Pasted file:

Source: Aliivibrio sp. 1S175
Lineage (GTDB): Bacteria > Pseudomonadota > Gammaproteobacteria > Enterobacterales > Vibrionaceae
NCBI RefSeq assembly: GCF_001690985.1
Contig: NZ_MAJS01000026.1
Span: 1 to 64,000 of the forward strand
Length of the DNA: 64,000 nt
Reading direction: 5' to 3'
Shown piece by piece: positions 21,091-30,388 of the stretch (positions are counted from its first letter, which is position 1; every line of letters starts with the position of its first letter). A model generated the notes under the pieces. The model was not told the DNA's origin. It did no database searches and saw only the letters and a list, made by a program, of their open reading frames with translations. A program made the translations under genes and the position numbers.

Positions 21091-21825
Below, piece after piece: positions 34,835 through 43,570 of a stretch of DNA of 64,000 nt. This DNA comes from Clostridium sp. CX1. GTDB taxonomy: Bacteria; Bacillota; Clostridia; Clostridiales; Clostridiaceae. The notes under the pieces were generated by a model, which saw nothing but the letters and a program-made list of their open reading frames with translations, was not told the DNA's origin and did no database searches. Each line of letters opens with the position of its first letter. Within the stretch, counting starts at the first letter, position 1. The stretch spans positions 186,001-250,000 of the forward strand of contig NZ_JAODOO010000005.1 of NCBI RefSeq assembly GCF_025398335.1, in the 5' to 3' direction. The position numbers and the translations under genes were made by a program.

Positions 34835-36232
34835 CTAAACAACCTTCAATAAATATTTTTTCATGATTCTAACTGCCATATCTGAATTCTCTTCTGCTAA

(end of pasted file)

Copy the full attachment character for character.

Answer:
Source: Aliivibrio sp. 1S175
Lineage (GTDB): Bacteria > Pseudomonadota > Gammaproteobacteria > Enterobacterales > Vibrionaceae
NCBI RefSeq assembly: GCF_001690985.1
Contig: NZ_MAJS01000026.1
Span: 1 to 64,000 of the forward strand
Length of the DNA: 64,000 nt
Reading direction: 5' to 3'
Shown piece by piece: positions 21,091-30,388 of the stretch (positions are counted from its first letter, which is position 1; every line of letters starts with the position of its first letter). A model generated the notes under the pieces. The model was not told the DNA's origin. It did no database searches and saw only the letters and a list, made by a program, of their open reading frames with translations. A program made the translations under genes and the position numbers.

Positions 21091-21825
Below, piece after piece: positions 34,835 through 43,570 of a stretch of DNA of 64,000 nt. This DNA comes from Clostridium sp. CX1. GTDB taxonomy: Bacteria; Bacillota; Clostridia; Clostridiales; Clostridiaceae. The notes under the pieces were generated by a model, which saw nothing but the letters and a program-made list of their open reading frames with translations, was not told the DNA's origin and did no database searches. Each line of letters opens with the position of its first letter. Within the stretch, counting starts at the first letter, position 1. The stretch spans positions 186,001-250,000 of the forward strand of contig NZ_JAODOO010000005.1 of NCBI RefSeq assembly GCF_025398335.1, in the 5' to 3' direction. The position numbers and the translations under genes were made by a program.

Positions 34835-36232
34835 CTAAACAACCTTCAATAAATATTTTTTCATGATTCTAACTGCCATATCTGAATTCTCTTCTGCTAA